East is East

Study Guide to East is East from Film Education

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eastiseast

Review courtesy of Kamera.co.uk

The clash between British and Asian cultural values not only underpins East is East, a bittersweet northern comedy, it drives every scene from the off. In the opening sequence, a Christian parade replete with Virgin Mary icons winds its way down a tight, terraced Manchester street. In its midst are six Anglo-Asian kids: the Khan family. As their English mother looks on, their Pakistani chip-shop owning dad, George (Om Puri), makes his way back from the mosque. The news of his arrival sparks a mini-stampede and his children sharply disperse, rather than face his wrath.George (played sympathetically by Om Puri) is a character both intransigent and violent, the root of the family conflict. And within this conflict each member of the Khan family occupies a different position along the cultural fault line: Nazir the eldest is gay and, after fleeing an arranged marriage, is disowned by his father; Abdul, the second eldest, is caught in the family crossfire; Tariq is a handsome, party-loving rebel who rejects his Asian heritage, calling himself Tony; Maneer is a religious Muslim who believes that his family will never be regarded as properly ‘English’; Saleem is an art student who pretends to be studying engineering to appease his family; Meenah, the only daughter, is a loud tomboy who favours kicking a ball to wearing a sari; and finally, the permanently parka-clad Sajid (played movingly by 12-year-old Jordan Routledge), is an observer of the unfolding family drama.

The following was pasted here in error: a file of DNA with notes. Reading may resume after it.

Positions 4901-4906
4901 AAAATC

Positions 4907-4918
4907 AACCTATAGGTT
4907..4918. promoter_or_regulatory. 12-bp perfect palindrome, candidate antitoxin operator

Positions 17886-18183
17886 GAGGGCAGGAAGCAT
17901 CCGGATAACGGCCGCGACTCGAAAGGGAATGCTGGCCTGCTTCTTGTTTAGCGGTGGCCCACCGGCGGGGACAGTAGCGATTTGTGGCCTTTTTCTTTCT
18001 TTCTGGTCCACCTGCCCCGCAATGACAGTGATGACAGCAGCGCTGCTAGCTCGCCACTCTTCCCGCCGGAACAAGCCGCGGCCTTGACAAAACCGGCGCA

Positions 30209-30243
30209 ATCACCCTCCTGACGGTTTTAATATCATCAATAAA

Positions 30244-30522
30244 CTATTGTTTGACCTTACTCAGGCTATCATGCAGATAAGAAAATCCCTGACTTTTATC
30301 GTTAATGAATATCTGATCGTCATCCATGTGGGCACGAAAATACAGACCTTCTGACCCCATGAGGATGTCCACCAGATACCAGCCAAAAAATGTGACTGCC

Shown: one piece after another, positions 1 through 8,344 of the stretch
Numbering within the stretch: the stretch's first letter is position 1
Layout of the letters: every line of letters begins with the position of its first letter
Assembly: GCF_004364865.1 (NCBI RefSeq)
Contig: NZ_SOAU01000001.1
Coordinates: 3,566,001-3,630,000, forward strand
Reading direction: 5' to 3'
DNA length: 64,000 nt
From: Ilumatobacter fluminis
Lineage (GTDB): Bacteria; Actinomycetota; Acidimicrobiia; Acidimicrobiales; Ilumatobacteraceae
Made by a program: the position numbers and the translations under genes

Although addressing serious social issues, East is East is neither heavy-handed nor formulaic. Set with minutely observed period detail in 1971, the backdrop, including the India-Pakistan war over Kashmir and incendiary Enoch Powell immigration speeches, has depressing current relevance. So do – as a spate of current news stories testify – the pressures of ‘izzat’ (family honour) and ‘sharam’ (personal honour) that bear down on the Khan children. While challenging oppressive elements of traditional Pakistani culture, East is East, initially a successful West End play, nevertheless celebrates Britain’s cultural diversity. As such, it’s a timely antidote – and a good deal funnier – than the ethnically-cleansed pap that is Notting Hill.

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